Wolves’ ever-growing loan system is going to get even stronger throughout the coming seasons, according to man who oversees the club’s players who are currently plying their trade away from Molineux, loans manager Seyi Olofinjana.
In his current role, the former midfielder travels across Europe to make sure the 24 Wolves players who are out on loan have all the right tools in place which they need to succeed.
Olofinjana also believes the success of Connor Ronan’s stint at FA DAC in Slovakia from the mid-point of last season after a couple of tough months in Walsall, demonstrates that a team’s playing style can be more beneficial to a player’s development than location.
On Wolves’ loan strategy
“The growth within the football club has been very rapid, especially in the last 12 to 18 months, and as a club, as an Academy, we need to adapt to that growth.
“We understand the football industry is such that not every player will play for their parent club; some need that development initially to go out to a different club, a different environment, and learn their trade there.
“We’ve had 24 players out on loan during the second half of the season – which is a lot – but we couldn’t just leave them too it and then see where they are at when they come back; someone needs to be making sure they have all the things they need.
“We’re not just sending them there and saying goodbye, we’re going to monitor them, we’re going to support them through the process and we’re going to help them develop.
“There is always connection of someone communicating to them; telling them what the club is thinking about them, making sure they know we value them and we’re monitoring what they’re doing, and the boys have benefited immensely from it.
“We’ll let them know when they’ve played well, when they’ve not played well, we’ll also tell them all the developmental points they need to be looking at improving, we’ll speak to the managers and the sporting directors who are also monitoring their progress – and the boys know that.”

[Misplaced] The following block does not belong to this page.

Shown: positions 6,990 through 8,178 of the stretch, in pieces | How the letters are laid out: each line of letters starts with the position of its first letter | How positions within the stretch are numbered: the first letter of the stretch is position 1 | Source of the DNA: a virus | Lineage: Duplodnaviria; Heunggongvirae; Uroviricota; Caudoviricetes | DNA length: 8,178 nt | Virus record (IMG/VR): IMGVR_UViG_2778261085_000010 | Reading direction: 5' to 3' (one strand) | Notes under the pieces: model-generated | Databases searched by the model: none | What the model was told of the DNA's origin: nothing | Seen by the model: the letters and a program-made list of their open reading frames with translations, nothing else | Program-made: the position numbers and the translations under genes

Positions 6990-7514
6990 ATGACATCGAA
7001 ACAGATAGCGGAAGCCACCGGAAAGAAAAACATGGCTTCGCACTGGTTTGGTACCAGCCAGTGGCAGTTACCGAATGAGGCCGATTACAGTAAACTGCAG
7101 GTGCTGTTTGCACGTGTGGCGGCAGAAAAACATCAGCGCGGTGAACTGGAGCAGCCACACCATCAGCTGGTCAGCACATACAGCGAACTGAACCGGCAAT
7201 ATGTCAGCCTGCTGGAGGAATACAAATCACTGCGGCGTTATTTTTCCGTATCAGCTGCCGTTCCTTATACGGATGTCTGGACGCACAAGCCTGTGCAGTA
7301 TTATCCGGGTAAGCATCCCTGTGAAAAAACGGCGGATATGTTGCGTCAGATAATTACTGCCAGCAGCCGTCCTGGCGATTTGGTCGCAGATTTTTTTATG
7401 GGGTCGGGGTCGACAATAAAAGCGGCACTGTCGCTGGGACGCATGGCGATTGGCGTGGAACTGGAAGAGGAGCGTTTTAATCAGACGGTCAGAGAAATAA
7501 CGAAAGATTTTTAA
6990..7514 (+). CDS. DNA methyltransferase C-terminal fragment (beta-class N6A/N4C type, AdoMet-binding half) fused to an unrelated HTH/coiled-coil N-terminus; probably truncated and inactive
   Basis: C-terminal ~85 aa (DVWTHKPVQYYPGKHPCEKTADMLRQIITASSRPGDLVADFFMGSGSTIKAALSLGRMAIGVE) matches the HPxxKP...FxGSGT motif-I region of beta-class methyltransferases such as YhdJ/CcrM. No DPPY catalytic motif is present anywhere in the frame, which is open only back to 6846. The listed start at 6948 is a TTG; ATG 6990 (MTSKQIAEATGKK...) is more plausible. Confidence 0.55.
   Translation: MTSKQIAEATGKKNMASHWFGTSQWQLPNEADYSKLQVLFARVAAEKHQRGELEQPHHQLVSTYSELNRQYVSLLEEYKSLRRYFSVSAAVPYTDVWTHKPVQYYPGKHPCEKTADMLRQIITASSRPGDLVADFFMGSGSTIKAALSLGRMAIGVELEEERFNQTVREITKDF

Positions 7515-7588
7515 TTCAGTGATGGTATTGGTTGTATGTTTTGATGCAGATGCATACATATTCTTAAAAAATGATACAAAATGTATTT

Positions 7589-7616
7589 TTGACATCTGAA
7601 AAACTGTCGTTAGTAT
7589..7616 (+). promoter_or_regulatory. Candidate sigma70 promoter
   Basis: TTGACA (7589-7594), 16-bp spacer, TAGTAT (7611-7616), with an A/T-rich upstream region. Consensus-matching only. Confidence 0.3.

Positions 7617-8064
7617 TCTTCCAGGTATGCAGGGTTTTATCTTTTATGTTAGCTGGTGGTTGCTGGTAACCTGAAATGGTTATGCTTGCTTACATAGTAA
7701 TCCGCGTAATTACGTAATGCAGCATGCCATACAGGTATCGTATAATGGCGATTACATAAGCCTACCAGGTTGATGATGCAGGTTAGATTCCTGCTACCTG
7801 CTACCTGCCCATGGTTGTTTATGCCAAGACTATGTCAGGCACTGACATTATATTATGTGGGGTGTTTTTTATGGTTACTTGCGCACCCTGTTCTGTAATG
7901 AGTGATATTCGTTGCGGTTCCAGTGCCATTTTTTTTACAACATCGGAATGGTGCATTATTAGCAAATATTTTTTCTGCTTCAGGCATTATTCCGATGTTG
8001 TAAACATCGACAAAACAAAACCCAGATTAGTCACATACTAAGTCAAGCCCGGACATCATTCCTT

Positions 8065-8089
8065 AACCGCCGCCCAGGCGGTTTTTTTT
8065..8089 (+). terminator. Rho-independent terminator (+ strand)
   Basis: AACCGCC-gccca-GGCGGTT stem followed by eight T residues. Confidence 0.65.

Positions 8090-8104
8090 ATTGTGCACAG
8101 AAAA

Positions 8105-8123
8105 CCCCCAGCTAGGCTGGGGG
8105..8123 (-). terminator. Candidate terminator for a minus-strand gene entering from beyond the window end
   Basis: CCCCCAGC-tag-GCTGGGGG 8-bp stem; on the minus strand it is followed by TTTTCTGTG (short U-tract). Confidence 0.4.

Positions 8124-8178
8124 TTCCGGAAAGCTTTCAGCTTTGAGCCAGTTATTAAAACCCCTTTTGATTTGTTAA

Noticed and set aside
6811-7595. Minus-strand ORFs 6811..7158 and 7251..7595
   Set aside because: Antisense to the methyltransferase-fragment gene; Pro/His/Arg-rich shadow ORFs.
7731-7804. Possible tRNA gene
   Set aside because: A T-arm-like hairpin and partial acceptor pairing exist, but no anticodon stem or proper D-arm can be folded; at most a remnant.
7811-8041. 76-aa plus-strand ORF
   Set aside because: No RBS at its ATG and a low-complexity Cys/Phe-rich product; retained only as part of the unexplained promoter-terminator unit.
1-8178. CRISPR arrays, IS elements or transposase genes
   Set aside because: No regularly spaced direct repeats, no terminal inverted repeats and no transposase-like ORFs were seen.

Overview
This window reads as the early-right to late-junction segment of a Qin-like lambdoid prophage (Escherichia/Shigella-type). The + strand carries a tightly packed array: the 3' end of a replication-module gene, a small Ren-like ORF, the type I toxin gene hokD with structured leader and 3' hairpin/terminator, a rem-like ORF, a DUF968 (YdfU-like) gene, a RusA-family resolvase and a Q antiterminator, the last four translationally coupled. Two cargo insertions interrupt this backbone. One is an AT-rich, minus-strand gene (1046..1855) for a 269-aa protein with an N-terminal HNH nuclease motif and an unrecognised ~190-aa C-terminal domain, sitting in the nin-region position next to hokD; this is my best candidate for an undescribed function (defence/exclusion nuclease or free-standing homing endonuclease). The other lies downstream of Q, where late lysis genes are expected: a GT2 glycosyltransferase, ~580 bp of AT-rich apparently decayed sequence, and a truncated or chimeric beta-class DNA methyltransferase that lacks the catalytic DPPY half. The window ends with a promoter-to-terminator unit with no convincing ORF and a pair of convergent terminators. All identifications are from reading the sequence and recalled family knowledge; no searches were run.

On reasons for sending players on loan
“For a young player who’s going out for the first time, it might not be just to play football. Obviously, playing regular football will be a bonus, but it’s about going away from this beautiful environment that we’ve created here at Compton.
“Some of these boys have been here for eight to ten years and this is all they know. Now when you’re sending them to a different side and it can be a shocking experience for them at times.
“But going into that environment where you have to wash your own kit and clean your own boots, you learn life skills and you learn what it’s like to be in a first-team environment.
“A lot of our first loans are disasters because players just can’t cope in that environment, but the second loan or the third loan might be more for footballing reasons because they’ve learnt how to be in the first-team environment and then can you go on to play football, prove what you can do and prove you’re good enough to come back and play for Wolves.”
On successful loan spells this season
“Before now we have sent players out to League One or League Two sides, but the style of play doesn’t always suit the kinds of players we have, so we started looking outside the country.
“Now we’re looking at Slovakia, Poland and Belgium to give these boys an experience and to learn what it’s like to live outside of England. They can go and learn the culture, as well as going to play football, because the style of play at these clubs suits a lot of the players we are recruiting.
“Connor Ronan is a great example. He’s now in Slovakia and playing 90 minutes every week, winning man of the match awards and it’s working well for him.
“While an example of a player who used his first loan as a chance to go into a new environment and cope with all the new things that they have to take on board was Bright Enobakhare. He is now playing great at Coventry but initially went to Kilmarnock at the start of the season and didn’t play, but he learnt a lot.
“Bright came back in January, we sent him to Coventry and it’s been unbelievable since then – he’s played 18 games, scored six goals, and is now the best player in the team in my opinion.”
On the future of Wolves’ loan system
“I think it’s only going to get better because the plans that we’re producing now are saying to people in the loan market that Wolves are doing something special.
“As a football club and with the under-23s gaining promotion this season, it shows that we have some very good players at the club and it’s going to be a bit of a role reversal.
“Back in the day we used to knock on the door of clubs and ask if they can take this player, but now people are coming to us because they want our players. We’re in the driving seat and can ask them the right questions to make sure the players are going to the right clubs for them and it can only get better.”